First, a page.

My relationship with Spreets is an emotional roller coaster.
I was cleaning up my inbox and was amazed by all the group buying emails, unread, that I was deleting. A quick poll around our HQ showed that only one person here has bought a deal, and that was for a service she uses regularly.
When I first signed up for group buying offers I always opened the emails and read them, it was an exciting novelty. Now unless the subject line has something that is really interesting it’s automatically on the same level as spam. There is only a limited number of times I can see “65% off hairdressing” before I get the urge to throw my laptop out the window. Obviously I could unsubscribe, but then I think what if something really fantastic, kick-myself-if-I-miss-it comes through? Who do I cull? Jump on It, Cudo, Catch of the Day- I would miss them all equally.
That got me thinking about the future of group buying. Surely I’m not the only one who has a love-hate relationship with the sometimes inbox clogging emails.
On paper it’s a marketers dream. One email, advertising a great deal at your business. Thousands of potential clients. A minimum number of buyers before you have to commit. There has been a burst of growth in the industry over the last year, and I suspect it might be at its peak.
The market has become absolutely saturated with different players and many people are starting to feel this bombardment. Fifty one players in fact. Statistics suggest the top 4 are JumpOnIt, Scoopon, Spreets and Cudo, who make up roughly 80% of the market. It’s the fastest growing advertising category in the country.
If you look at the numbers around the industry it’s hard not to be impressed. In January Spreets was sold to Yahoo! 7 for $40 million. In the first quarter of the year, the market grew to $73m with 6,000 deals offered, up 62% up on the previous quarter and bigger than total 2010 revenue. Databases and Facebook communities of these sites have exceeded 1 million contacts. A trend that was relatively unknown in this country a few years ago is now pulling some impressive figures.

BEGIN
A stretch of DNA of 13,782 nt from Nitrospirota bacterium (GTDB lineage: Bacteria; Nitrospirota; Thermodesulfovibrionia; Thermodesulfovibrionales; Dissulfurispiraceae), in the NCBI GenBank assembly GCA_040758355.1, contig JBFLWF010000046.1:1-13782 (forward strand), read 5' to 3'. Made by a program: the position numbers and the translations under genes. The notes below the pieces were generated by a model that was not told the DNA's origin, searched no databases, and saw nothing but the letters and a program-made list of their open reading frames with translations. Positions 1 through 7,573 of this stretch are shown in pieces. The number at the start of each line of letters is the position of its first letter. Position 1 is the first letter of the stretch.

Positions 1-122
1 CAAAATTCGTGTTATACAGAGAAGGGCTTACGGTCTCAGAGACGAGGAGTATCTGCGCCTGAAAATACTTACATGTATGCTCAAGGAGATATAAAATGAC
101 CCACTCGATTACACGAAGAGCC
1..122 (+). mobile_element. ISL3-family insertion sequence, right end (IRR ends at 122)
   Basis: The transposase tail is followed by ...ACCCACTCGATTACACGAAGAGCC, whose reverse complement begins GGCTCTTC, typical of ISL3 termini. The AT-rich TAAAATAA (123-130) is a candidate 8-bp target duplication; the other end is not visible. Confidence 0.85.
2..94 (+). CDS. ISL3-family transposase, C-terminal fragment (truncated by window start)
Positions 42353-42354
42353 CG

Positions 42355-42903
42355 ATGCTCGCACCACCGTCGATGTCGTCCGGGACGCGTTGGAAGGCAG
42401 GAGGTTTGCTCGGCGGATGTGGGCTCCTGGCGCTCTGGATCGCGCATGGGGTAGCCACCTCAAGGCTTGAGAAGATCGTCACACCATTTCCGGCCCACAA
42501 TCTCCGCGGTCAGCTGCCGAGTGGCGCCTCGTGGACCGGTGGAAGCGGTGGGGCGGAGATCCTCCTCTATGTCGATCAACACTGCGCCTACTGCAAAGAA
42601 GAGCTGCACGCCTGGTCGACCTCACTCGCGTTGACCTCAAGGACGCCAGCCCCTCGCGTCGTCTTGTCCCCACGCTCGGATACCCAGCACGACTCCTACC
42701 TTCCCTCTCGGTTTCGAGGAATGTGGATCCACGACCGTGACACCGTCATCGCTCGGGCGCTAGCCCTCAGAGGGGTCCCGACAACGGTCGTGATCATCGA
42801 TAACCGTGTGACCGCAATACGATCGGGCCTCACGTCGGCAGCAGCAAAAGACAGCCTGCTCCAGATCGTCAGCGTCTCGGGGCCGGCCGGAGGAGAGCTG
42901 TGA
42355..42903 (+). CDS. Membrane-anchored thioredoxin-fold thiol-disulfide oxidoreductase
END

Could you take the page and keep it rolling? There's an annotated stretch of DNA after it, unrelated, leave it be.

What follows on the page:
There is also negative effects that come with such quick, massive growth. I wonder whether the sudden boom is sustainable. Unlike the states, Australia is a small pond to fish in. We have less people, less business and a smaller range of products and services that can be offered. People tire of being offered the same thing on a weekly basis.
On the other hand the economy is struggling, especially the retail sector. As buyers at tightening their belts, group buying will be an alternative for savvy shoppers and a quick cash injection for struggling businesses.
So where is group buying headed?
The obvious step is to diversify- offer something different. It’s obviously going that way, with B2B and niche sites popping up. However, with 4 companies dominating the market share, the smaller players may eventually be pushed out. Some of the big boys are owned by television networks meaning that the offer have a chance to grab some television advertising. A affordable entry into a TV spot is not something the smaller players could offer.
Also the offers need to be more targeted, and possibly less frequent. I’d be interested to see the unsubscribe rates after they send the 3rd email of the day.
How do you feel about group buying? Does it have a long term future in this country or is it headed for a decline?
As for me, I decided signing up for more than one site was an act of sheer over excitement. Down to one site, and hopefully just one email a day.